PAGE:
We much regret to record the death, which occurred on Friday last at Homeleigh, St. Crispin Estate, Rushden, of Mr. John William Lymage, aged 35, only son of Mr. and Mrs. J. Lymage. Deceased was a member of the Northamptonshire County Constabulary before the war. He transferred to the Bedford Borough Police Force, and on Dec. 10th 1915, he joined the 12th Royal Lancers. He was drafted to Ireland and went right through the rebellion there in 1916. From Ireland he went to France, in November 1916, and was seriously wounded in April 1917. As a result he was brought back to England, being admitted to various hospitals, including the Higham Ferrers V.A.D., where he was treated from April 1918 to October of the next year. He was discharged from Cambridge Hospital in May 1919.
He lived with his parents from the time of his discharge until his death. Although Mr. Lymage looked in fine healthy condition, he was a great sufferer from abscesses which had been caused by his war wounds. He underwent many operations, but did not gain much benefit. Unable to return to his duties in the Police Force or to do any sustained work, Mr. Lymage interested himself in his garden and in poultry-keeping. He was greatly esteemed by his friends, being of a cheery disposition, even though ill.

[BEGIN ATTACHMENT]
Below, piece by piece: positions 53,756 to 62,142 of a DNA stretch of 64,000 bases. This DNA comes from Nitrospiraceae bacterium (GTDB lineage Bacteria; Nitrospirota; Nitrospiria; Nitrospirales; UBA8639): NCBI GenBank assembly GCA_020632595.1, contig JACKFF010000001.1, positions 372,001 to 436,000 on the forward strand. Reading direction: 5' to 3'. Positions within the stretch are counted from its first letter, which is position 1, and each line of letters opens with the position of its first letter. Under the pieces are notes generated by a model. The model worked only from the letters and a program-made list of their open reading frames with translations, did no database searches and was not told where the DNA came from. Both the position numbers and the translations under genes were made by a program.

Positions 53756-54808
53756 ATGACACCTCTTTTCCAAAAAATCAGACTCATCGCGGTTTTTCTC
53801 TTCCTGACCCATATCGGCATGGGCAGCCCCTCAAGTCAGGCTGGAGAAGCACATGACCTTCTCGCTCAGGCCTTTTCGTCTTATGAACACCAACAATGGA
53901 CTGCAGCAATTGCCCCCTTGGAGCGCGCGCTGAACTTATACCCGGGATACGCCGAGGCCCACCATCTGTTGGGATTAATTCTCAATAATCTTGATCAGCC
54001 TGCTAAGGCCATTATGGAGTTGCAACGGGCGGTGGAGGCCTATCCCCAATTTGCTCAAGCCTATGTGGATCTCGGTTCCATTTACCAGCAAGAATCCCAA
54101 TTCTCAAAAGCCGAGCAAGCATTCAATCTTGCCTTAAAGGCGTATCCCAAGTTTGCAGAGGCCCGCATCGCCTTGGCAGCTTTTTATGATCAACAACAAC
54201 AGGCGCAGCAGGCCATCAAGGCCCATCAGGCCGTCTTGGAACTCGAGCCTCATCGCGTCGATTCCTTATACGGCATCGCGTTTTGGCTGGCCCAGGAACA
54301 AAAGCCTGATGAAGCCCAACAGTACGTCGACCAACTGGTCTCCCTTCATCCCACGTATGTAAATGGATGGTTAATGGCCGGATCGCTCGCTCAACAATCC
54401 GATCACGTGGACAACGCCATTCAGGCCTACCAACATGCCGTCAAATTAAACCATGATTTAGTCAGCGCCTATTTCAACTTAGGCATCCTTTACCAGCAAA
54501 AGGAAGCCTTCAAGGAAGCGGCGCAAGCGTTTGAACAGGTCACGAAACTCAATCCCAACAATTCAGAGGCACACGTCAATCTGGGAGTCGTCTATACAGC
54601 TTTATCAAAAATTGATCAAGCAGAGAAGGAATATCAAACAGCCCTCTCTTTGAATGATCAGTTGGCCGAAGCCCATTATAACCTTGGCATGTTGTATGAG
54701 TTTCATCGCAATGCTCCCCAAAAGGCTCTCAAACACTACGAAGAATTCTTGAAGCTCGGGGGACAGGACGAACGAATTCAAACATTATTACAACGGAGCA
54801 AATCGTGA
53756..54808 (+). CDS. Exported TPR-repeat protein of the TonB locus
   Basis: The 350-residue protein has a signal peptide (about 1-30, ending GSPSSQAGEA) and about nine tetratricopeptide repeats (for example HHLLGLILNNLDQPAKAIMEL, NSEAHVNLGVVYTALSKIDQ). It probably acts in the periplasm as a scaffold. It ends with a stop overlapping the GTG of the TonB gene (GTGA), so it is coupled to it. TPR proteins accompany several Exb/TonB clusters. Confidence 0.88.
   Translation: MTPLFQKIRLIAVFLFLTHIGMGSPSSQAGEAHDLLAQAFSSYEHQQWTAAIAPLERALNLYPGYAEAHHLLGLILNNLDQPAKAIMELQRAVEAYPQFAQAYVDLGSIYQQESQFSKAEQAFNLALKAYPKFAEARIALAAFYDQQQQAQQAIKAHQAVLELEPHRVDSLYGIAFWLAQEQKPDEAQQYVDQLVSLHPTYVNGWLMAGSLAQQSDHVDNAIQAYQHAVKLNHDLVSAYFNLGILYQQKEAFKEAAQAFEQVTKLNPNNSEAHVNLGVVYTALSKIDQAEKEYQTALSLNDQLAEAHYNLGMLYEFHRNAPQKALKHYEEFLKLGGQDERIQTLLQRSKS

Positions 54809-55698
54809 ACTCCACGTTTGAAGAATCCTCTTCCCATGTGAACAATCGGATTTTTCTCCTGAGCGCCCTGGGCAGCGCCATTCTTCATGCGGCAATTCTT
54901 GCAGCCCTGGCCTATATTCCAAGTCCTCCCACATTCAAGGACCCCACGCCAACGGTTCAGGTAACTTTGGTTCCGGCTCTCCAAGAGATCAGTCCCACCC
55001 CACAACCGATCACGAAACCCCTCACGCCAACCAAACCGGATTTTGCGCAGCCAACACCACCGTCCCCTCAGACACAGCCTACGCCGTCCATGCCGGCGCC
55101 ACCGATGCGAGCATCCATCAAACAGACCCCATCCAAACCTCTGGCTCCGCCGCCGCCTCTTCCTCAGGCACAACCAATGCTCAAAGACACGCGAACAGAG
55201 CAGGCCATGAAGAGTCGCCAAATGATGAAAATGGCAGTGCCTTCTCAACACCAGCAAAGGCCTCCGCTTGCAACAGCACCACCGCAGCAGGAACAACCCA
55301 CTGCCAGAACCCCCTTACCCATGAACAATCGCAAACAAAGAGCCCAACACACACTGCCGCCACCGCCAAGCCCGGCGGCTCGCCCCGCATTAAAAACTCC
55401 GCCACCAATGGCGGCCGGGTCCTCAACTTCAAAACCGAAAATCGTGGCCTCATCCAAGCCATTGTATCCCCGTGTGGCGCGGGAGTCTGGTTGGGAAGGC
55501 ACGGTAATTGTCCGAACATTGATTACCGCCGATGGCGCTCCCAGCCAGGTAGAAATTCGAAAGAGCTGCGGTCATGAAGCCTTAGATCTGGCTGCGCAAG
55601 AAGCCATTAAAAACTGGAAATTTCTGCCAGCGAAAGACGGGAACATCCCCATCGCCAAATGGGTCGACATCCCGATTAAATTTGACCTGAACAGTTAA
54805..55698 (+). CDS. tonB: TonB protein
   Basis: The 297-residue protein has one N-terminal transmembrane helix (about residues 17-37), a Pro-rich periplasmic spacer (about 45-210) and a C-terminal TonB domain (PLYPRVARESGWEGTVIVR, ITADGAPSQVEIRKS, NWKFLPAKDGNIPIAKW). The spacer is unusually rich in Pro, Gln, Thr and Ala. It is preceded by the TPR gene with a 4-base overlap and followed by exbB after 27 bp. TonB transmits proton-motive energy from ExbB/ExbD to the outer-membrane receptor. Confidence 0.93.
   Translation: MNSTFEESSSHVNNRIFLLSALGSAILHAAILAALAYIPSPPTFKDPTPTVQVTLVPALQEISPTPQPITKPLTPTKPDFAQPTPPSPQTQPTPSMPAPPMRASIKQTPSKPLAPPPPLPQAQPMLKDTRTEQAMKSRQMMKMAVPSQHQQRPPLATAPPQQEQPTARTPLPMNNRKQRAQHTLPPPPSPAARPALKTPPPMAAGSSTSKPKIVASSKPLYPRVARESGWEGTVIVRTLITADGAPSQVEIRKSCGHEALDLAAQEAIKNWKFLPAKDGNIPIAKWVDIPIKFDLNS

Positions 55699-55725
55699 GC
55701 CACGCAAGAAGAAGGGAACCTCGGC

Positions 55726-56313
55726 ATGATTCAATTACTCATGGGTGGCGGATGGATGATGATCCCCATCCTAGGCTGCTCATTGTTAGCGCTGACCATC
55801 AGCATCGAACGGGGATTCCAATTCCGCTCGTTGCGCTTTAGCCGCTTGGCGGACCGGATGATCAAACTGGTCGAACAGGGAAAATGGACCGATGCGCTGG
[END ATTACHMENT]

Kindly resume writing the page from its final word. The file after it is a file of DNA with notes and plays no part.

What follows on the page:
He was a member of the General Committee of the Rushden branch of the British legion and a member of the National Deposit Friendly Society. Towards the end of last month Mr. Lymage was admitted to Northampton general Hospital, but despite all efforts to prolong his life he passed away. Mr. and Mrs. J. Lymage were resident in Ditchford station up to the time of the retirement of Mr. Lymage, sen., when the station was closed.
The funeral of Mr. J. W. Lymage took place at Irthlingborough on Tuesday. The grave had been bricked, and the coffin was of plain oak with silver fittings and mauve handles.